As a native New Yorker and staunch anti-Bostonite, Sam Adams isn't worthy of my attention, so I will not comment further on Professor Gates' choice.

What's in store for the new BFFs at their next meeting? One possibility: A corporate outing where the Sgt. and the PhD discuss how to capitalize on their spat.

 

Now You HAVE to Love Wedding Dance Couple

| Fri Jul. 31, 2009 1:43 PM PDT

Surely you watched this week's viral sensation, JKWedding Entrance Dance. The funky-as-you-wanna-be nuptual entrance of Jill Peterson and Kevin Heiz to Chris Batterer Brown's Forever led to a bizillion downloads, lining the pockets of YouTube and the girlfriend beater himself. Which is not what this St. Paul couple had in mind, so they've created their own site, jkweddingdance.com, where you can watch the video and make a donation to the Sheila Wellstone Institute, which fights to end domestic violence.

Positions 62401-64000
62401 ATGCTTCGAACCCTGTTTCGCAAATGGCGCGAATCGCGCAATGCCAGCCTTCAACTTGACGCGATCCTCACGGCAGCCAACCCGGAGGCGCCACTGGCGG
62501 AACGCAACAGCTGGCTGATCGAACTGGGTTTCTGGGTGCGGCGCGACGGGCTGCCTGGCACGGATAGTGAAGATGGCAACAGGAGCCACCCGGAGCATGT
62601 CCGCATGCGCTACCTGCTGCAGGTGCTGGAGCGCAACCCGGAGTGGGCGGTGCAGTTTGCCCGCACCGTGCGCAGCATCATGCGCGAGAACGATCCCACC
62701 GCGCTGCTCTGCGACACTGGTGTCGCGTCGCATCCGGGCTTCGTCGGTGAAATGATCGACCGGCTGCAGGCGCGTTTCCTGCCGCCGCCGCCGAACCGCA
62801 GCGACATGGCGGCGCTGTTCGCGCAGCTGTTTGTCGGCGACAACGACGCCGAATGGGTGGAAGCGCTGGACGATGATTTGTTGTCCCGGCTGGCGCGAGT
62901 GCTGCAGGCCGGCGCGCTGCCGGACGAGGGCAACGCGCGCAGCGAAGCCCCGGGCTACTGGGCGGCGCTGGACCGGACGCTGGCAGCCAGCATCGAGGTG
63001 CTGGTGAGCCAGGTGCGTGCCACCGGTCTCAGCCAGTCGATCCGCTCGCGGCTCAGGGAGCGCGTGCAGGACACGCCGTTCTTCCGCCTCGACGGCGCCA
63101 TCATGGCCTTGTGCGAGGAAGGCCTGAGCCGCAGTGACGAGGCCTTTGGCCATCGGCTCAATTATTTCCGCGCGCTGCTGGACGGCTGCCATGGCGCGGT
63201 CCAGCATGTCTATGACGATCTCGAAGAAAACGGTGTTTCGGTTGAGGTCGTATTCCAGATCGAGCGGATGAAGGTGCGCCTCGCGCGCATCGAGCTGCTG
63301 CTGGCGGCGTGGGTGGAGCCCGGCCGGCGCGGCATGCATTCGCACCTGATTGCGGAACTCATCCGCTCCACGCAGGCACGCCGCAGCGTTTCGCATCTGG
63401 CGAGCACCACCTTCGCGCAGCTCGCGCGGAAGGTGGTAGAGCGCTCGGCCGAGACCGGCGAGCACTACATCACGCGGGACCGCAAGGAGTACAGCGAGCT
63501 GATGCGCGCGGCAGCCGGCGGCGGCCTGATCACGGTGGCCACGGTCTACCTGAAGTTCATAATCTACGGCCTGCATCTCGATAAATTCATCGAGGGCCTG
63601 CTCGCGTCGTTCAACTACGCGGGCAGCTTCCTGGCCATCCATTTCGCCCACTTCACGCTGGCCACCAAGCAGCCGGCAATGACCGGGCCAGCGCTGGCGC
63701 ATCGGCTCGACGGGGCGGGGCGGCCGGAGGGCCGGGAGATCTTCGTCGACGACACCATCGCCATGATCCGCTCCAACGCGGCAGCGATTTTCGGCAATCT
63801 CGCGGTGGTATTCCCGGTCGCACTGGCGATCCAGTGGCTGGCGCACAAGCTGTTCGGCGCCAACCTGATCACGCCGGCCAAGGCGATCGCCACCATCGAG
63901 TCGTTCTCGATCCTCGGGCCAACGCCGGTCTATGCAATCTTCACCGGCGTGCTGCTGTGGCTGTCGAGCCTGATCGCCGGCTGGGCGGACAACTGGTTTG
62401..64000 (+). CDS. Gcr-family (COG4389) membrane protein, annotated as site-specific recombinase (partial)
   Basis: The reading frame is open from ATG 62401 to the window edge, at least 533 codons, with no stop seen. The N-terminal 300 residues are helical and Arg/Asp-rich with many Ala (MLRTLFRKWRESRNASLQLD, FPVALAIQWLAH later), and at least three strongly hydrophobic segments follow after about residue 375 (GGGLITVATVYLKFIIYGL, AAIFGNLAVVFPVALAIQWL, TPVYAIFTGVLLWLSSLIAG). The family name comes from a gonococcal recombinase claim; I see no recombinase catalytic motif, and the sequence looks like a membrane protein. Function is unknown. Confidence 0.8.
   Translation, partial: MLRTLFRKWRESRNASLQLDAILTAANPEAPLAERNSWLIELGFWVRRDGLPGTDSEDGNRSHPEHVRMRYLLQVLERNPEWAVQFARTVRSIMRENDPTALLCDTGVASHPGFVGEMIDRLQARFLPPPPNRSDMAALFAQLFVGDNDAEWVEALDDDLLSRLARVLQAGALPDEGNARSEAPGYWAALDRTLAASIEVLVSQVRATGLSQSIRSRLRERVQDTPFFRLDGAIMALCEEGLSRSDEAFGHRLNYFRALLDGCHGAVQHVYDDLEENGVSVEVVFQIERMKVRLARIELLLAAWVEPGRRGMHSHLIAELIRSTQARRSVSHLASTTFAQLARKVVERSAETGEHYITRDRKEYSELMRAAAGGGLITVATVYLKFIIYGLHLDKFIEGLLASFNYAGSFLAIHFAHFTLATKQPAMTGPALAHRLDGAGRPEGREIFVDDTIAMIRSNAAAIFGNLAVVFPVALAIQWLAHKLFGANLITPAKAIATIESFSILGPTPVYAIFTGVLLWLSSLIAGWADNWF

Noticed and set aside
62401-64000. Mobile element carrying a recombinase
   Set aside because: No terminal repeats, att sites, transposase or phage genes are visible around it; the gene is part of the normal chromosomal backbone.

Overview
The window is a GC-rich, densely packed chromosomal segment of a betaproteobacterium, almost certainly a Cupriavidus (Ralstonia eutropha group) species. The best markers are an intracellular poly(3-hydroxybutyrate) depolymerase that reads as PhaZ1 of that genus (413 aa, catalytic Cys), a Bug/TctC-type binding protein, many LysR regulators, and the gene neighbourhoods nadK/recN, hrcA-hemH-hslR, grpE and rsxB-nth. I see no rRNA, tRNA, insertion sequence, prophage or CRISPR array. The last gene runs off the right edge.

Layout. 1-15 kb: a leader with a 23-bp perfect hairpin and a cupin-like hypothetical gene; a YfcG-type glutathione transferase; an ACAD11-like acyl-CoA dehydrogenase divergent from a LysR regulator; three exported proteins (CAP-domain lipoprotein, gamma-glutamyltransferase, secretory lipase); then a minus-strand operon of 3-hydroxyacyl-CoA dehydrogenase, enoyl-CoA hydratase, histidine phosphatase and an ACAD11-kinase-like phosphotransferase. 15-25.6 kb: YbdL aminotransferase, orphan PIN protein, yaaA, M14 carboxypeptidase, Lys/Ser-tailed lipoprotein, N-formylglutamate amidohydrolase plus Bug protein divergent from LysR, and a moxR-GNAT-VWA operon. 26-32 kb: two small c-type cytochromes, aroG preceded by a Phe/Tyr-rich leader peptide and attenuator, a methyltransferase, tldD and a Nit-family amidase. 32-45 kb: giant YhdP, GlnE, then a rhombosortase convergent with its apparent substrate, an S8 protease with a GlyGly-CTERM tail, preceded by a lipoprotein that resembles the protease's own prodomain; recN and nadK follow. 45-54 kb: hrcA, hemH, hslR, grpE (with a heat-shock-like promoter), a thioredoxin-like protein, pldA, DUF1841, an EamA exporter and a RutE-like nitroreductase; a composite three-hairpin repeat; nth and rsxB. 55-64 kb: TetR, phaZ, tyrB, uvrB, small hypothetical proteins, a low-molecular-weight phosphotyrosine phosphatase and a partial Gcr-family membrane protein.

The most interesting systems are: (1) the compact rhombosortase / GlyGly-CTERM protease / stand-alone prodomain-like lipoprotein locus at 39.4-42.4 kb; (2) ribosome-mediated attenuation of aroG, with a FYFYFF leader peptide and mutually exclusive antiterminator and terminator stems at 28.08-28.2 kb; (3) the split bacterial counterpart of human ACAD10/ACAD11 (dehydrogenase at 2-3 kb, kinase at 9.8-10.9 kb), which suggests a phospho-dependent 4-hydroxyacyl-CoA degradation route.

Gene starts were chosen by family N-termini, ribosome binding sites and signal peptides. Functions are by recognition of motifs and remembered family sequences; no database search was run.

Sheila, as you may know, was married to Senator Paul Wellstone, an old college professor of mine. Both were truly inspirational advocates who died when the Senator's plane went down in a snowstorm. I don't know if they knew Jill and Kevin or their families, but I'm sure they'd find this to be a pretty cool wedding gift all around. Bravo. Now, will Chris Brown step up and donate the money he's made off the downloads? (H/T the always interesting Jezebel.)

Update: The inevitable, but still funny, divorce parody.

Clara Jeffery is Co-Editor of Mother Jones. You can read more of her clips here and follow her on Twitter here.

 

Advertise on MotherJones.com